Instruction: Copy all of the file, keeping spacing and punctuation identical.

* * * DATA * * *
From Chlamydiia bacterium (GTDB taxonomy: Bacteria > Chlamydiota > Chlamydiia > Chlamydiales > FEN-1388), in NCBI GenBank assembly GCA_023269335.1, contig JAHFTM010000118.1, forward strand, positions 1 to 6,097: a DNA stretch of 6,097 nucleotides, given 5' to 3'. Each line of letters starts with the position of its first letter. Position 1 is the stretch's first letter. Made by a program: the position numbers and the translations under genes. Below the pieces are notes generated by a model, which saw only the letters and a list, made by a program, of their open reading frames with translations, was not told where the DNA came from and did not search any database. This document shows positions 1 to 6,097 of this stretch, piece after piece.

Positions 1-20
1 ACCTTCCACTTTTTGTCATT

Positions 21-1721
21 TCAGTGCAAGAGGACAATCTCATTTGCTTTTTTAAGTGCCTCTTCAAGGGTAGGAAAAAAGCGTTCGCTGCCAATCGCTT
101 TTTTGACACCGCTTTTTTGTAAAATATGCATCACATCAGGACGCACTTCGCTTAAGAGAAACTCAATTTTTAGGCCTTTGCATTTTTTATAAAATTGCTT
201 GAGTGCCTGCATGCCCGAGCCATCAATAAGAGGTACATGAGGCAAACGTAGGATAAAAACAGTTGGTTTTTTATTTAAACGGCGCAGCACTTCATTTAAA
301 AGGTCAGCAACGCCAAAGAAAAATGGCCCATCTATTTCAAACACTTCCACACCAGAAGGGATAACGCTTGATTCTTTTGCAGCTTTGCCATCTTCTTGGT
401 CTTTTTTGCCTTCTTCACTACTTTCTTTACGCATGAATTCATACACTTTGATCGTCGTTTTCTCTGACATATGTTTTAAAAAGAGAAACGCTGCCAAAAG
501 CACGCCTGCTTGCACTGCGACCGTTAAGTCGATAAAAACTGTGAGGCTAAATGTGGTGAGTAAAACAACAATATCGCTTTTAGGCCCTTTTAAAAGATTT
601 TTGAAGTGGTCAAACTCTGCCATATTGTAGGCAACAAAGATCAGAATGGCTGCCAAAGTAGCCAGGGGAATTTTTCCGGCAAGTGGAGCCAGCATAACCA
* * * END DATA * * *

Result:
From Chlamydiia bacterium (GTDB taxonomy: Bacteria > Chlamydiota > Chlamydiia > Chlamydiales > FEN-1388), in NCBI GenBank assembly GCA_023269335.1, contig JAHFTM010000118.1, forward strand, positions 1 to 6,097: a DNA stretch of 6,097 nucleotides, given 5' to 3'. Each line of letters starts with the position of its first letter. Position 1 is the stretch's first letter. Made by a program: the position numbers and the translations under genes. Below the pieces are notes generated by a model, which saw only the letters and a list, made by a program, of their open reading frames with translations, was not told where the DNA came from and did not search any database. This document shows positions 1 to 6,097 of this stretch, piece after piece.

Positions 1-20
1 ACCTTCCACTTTTTGTCATT

Positions 21-1721
21 TCAGTGCAAGAGGACAATCTCATTTGCTTTTTTAAGTGCCTCTTCAAGGGTAGGAAAAAAGCGTTCGCTGCCAATCGCTT
101 TTTTGACACCGCTTTTTTGTAAAATATGCATCACATCAGGACGCACTTCGCTTAAGAGAAACTCAATTTTTAGGCCTTTGCATTTTTTATAAAATTGCTT
201 GAGTGCCTGCATGCCCGAGCCATCAATAAGAGGTACATGAGGCAAACGTAGGATAAAAACAGTTGGTTTTTTATTTAAACGGCGCAGCACTTCATTTAAA
301 AGGTCAGCAACGCCAAAGAAAAATGGCCCATCTATTTCAAACACTTCCACACCAGAAGGGATAACGCTTGATTCTTTTGCAGCTTTGCCATCTTCTTGGT
401 CTTTTTTGCCTTCTTCACTACTTTCTTTACGCATGAATTCATACACTTTGATCGTCGTTTTCTCTGACATATGTTTTAAAAAGAGAAACGCTGCCAAAAG
501 CACGCCTGCTTGCACTGCGACCGTTAAGTCGATAAAAACTGTGAGGCTAAATGTGGTGAGTAAAACAACAATATCGCTTTTAGGCCCTTTTAAAAGATTT
601 TTGAAGTGGTCAAACTCTGCCATATTGTAGGCAACAAAGATCAGAATGGCTGCCAAAGTAGCCAGGGGAATTTTTCCGGCAAGTGGAGCCAGCATAACCA